11. Lothian man

    Dry Transfers

    Indeed; but that's the sender. The cost of p and p is usually added onto that figure by HMRC when it arrives in the reception centre (with some exceptions). If it's just a matter of VAT, then "The value of the goods for import VAT is based on the: basic value of goods, plus postage, packing and insurance, plus any import (Customs or Excise) duties charged" https://www.gov.uk/government/publications/notice-143-a-guide-for-international-post-users/notice-143-a-guide-for-international-post-users#postal-packages-imported-arriving-from-countries-outside-the-eu
  12. Lothian man

    Dry Transfers

    Of course, the price for VAT purposes includes post and packing, so you have to allow for that. But even when I've ordered consignments from Archer over the trigger value, my experience over quite a few years now is that Archer consignments direct have never attracted the attention of customs and therefore missed both VAT and the Post Office levy. This is presumably because they fit in an envelope and look like printed matter (which they are). Touch wood this will continue. In contrast, every other imported item I have ordered from anyone, apart from a few very small packets, has been stung since Customs tightened up about a decade ago. I have a lovely wooden-handled burnishing tool with a rounded polythene (?) end that I got from the local specialist art shop, but we're lucky in having a major school of art in the nearby city and therefore at least one really good artists' materials place.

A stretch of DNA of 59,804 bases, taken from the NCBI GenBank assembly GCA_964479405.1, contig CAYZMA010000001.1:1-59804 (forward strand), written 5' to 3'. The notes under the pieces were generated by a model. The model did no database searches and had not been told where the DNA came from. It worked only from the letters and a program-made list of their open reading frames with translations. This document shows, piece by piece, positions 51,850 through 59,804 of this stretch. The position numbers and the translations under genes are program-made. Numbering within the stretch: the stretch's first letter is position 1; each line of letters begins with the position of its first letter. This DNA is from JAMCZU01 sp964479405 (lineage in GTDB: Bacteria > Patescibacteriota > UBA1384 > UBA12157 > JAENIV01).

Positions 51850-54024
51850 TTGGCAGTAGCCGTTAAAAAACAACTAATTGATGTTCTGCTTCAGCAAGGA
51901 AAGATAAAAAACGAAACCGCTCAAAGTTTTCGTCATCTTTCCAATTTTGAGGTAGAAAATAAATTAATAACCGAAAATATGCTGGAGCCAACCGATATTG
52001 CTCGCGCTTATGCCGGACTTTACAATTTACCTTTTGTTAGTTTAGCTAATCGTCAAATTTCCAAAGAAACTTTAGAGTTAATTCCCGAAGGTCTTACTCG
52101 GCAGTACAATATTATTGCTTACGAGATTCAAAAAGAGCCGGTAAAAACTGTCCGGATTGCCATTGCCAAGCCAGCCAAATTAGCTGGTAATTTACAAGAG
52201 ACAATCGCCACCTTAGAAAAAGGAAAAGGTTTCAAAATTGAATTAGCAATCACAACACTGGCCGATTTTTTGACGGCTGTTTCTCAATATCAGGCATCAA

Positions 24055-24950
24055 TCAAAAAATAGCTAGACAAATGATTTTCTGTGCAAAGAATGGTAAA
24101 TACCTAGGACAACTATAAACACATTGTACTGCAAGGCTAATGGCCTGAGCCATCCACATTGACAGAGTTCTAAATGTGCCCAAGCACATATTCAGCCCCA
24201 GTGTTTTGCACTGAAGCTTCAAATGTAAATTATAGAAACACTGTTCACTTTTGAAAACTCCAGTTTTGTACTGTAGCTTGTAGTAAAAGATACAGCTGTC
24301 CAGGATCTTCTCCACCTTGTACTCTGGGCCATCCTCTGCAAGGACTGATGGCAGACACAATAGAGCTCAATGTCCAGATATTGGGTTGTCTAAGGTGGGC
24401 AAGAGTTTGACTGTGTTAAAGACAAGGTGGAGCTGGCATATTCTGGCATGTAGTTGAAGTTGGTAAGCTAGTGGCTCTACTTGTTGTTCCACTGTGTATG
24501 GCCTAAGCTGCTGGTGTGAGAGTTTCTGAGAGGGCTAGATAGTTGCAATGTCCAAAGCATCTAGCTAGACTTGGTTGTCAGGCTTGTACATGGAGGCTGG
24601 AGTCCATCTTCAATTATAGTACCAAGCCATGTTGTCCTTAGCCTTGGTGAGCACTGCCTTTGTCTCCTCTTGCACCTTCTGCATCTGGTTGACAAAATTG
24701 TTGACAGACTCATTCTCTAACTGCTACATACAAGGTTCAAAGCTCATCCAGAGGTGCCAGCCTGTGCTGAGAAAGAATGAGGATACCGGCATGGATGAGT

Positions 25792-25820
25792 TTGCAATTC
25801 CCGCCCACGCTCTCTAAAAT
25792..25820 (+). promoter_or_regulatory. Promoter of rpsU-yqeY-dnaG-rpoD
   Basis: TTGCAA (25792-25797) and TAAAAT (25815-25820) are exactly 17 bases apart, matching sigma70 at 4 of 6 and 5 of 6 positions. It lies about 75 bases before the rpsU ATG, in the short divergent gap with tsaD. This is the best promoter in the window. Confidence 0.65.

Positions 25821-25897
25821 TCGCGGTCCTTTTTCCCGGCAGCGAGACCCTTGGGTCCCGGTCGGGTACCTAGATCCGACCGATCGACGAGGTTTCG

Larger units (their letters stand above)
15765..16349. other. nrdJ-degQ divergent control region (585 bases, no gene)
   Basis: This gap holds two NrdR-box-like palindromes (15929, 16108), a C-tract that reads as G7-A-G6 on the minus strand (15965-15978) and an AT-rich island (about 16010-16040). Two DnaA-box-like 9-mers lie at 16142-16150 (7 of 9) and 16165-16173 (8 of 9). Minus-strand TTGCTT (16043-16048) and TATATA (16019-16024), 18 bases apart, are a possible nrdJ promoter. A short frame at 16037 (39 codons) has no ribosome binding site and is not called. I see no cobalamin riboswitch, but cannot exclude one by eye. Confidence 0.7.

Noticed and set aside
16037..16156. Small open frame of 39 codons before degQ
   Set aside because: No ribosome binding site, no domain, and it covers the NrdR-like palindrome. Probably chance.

13. I've got this kit and those comments are most interesting, thank you. For all I know it is 100% correct for the anime series, but for the British Army 1945 on it's not quite right for either of the two main options, both with Besa secondary armament (the A41 with Polsten cannon option is not provided). The kit tracks look like normal Centurion tracks. But there are no smoke dischargers. It would seem that one can make (a) A41 (prototype series) and ignore the track (or wait for someone to issue it) (unless one can find a photo of a prototype with replacement tracks) (b) A41* = Mark 1 production proper, which so far as I can see needs turret smoke dischargers robbed from another kit, most obviously the original AFV Club Centurion kit in boxings where they are not used, e.g. the Australian vehicles in Viet Nam or some Israeli machines. In both cases the rear hull needs to be dealt with. There is what purports to be a rear upper hull louvre grill to A41 standard on the sprues but it is not mentioned in the instructions! Presumably this will still be too narrow from front to rear. However, the rear rubber bump strip may or may not be present - which may make it easier to do a visually acceptable fudge (not sure of this). The rear engine deck does have the strengthening ribs. And there are no British (or other) army markings other than the anime series. We badly need a decal supplier to make 01AB23 style number and letter sheets.